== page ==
Bust of Hadrian

A virtuous image of Emperor Hadrian is represented in this bust, with his head decidedly turned to the right. The emperor is portrayed with a penetrating and concentrated gaze, the face is framed by a crown of locks and by a wavy beard. The bust displays a tunic covered by a muscle cuirass with a rectangular collar decorated in the center with a winged Gorgon’s head and on the shoulder straps with bearded virile figures in low relief. The Torlonia specimen is assimilated to the portrait type called Emperors 32 created in 128 AD on the occasion of the new title of Hadrian as pater patriae. Among the twenty-six known replicas of this type, the best copies are that of the Capitoline Museums and the Torlonia one. The official image of the emperor, is transmitted with the shoulder straps decorated with two masculine figures, interpreted as Jupiter or Cecrops, the first mythological king of Athens. This links the deep love and interest of Hadrian for the Greek world. The Torlonia replica was probably created in an Attic workshop or a Roman atelier run by Greek artists.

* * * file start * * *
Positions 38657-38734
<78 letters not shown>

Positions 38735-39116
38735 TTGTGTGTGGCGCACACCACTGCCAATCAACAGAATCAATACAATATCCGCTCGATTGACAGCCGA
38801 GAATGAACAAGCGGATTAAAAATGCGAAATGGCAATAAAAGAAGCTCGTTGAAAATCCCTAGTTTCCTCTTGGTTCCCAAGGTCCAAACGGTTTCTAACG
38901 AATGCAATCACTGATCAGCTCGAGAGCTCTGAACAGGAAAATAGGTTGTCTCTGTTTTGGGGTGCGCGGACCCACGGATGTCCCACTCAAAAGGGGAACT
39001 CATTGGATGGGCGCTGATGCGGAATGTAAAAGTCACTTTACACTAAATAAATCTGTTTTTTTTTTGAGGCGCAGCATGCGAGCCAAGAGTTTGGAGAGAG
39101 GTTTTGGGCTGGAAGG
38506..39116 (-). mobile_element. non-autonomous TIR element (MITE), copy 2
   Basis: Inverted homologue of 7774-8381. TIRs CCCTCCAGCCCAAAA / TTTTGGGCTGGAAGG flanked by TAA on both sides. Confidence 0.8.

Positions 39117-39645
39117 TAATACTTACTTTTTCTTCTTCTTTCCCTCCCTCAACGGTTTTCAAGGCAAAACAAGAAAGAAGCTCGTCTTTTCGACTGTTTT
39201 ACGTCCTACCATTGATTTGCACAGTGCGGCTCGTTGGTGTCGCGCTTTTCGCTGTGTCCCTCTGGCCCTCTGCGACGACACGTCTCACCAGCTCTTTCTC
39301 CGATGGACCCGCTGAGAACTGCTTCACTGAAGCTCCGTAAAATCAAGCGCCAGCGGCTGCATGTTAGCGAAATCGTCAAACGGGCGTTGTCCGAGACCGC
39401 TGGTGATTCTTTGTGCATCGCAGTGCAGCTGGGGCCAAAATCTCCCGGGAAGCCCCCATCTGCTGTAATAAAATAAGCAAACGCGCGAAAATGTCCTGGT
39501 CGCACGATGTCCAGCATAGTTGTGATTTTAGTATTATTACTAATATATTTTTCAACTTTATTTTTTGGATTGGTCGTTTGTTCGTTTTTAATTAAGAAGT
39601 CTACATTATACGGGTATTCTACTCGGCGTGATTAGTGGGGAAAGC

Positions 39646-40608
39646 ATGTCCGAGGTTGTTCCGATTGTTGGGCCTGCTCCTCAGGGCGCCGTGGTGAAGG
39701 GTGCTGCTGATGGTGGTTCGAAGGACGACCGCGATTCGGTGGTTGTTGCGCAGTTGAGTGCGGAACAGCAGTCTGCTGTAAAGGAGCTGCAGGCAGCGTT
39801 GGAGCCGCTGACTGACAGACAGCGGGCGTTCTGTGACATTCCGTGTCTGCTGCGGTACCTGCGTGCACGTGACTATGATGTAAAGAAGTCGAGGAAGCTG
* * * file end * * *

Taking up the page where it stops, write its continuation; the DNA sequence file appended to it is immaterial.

Inventory: MT 545

Material: White marble

Technique: Work sculpted through the use of: chisels (also square-tipped and toothed) rasps

Dating: Imperial age

Origin: Villa Albani